Senator Obama did not ask for my advice. Surprisingly, his campaign rarely calls me, and almost never writes. (and when they do, they just want money.)
But, tomorrow–today, actually, as I look at the clock–the Senator should, in my opinion, not opt for lofty rhetoric, or defensiveness, or repudiate anyone. He should not prevaricate, or obfuscate, or even hesitate. It will, no doubt, be tempting to try and walk down the road Dr. Martin Luther King so brilliantly paved, and I’m sure Senator Obama could deliver an inspiring speech, albeit an inevitably less ground-breaking and indelible one. But, with the Democratic Party–and, in too many ways, and for too many reasons, the entire country–currently teetering angrily on the edge of despair, I think he should channel Harry S. Truman, instead.
Be honest. Be direct. Be humble. Tell the truth. Don’t mince words. Shoot straight. (And one must never forget that President Truman was a man who abruptly made history with a single bold signature on a vital document.)
I will quote the crucial passage: “It is hereby declared to be the policy of the President that there shall be equality of treatment and opportunity for all persons in the armed services without regard to race, color, religion or national origin.” (Would I like to see gender and sexual orientation in there, too? You bet. But, life is flawed, and in recent years, the formerly glorious concept of a sweeping executive order has been egregiously abused.)
America has a tangled, and distressing, racial history. It is endlessly confusing, and complicated, and infuriating, and it is hard to believe that there is anyone who has ever even been to the United States, who doesn’t have strong opinions about race–and the other categories and concepts which are used to try and put people in tiny little boxes, and limit and diminish us all. People hear coded words where they don’t exist–and sometimes miss them entirely in what appear to be benign remarks. Everyone, invariably, feels as though they have to walk on those proverbial eggshells–and I daresay that most of us bitterly resent it, on the occasions when we feel as though we are being pushed in directions where we don’t want to go.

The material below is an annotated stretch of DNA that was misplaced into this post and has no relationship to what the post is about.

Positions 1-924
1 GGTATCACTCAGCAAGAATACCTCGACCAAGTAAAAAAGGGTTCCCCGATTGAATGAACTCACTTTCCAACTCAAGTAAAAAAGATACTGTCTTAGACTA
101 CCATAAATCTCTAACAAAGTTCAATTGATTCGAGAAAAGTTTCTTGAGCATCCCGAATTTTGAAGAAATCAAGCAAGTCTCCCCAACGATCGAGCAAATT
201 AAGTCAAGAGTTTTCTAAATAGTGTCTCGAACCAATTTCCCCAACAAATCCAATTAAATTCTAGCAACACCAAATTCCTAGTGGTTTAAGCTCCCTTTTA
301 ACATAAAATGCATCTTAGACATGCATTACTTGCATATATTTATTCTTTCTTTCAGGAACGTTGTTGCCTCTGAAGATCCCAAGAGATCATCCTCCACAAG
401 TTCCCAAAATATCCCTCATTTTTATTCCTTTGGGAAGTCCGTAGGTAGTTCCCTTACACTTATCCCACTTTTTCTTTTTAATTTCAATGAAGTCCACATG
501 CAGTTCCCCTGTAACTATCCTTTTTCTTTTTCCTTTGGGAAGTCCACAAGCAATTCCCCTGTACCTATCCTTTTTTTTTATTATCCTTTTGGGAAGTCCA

I, personally, have never cared whether anyone agrees with my opinion, but I unfailingly want to be treated with respect–even on those (one likes to think, very rare) occasions when I don’t particularly deserve it. And, I operate under the presumption that, if I make my best effort to treat others with respect, too, they will be kind enough to overlook my mistakes, and I will try as hard as I can to respond accordingly.
Sometimes, I fail. That’s the way it goes. Ideally, though, you try again–and, with luck, do better the next time out.
I have many very strong opinions–about faith, politics, race, gender, sports, you name it. And I know that sometimes I make assumptions about people based upon things as seemingly trivial as whether they like cats. (Full disclosure: I like cats. It is not required for other people to like cats, but I expect them never to say anything offensive about my cats. Because, frankly, that would be impolite.)
I don’t like guns. Many other people do. I don’t get it. But, that doesn’t mean that we can’t try to find common ground. (Unless, of course, someone tries to shoot one of my cats–but, I hope not to encounter that particular situation.)
I have wildly conflicting opinions about religion, and worry about this quite a lot. Once, at a church I had attended for many years, the priest–and the congregation, as a whole–did something which offended my sensibilities to the degree that, once they had all settled down, I walked out in the most dramatic way imaginable, and even slammed the door. I like to think they noticed–but, maybe not.
I deplore a number of things that the United States government has done in my name–but that doesn’t mean that I don’t get very upset when people don’t bother taking their hats off while the National Anthem plays at baseball games. And yet, by virtue of the First Amendment, they are certainly free not to do so–and I guess I am equally free to find it extremely disrespectful.
I don’t like war; I do like soldiers. I don’t like rules, but I do like laws. I think Harry Potter is just silly, but Buffy is cool.
Life is a muddle.
I want Senator Obama to be direct tomorrow. Unflinching. Clear. Brave.
He has a chance for A Moment.
I hope he grabs it.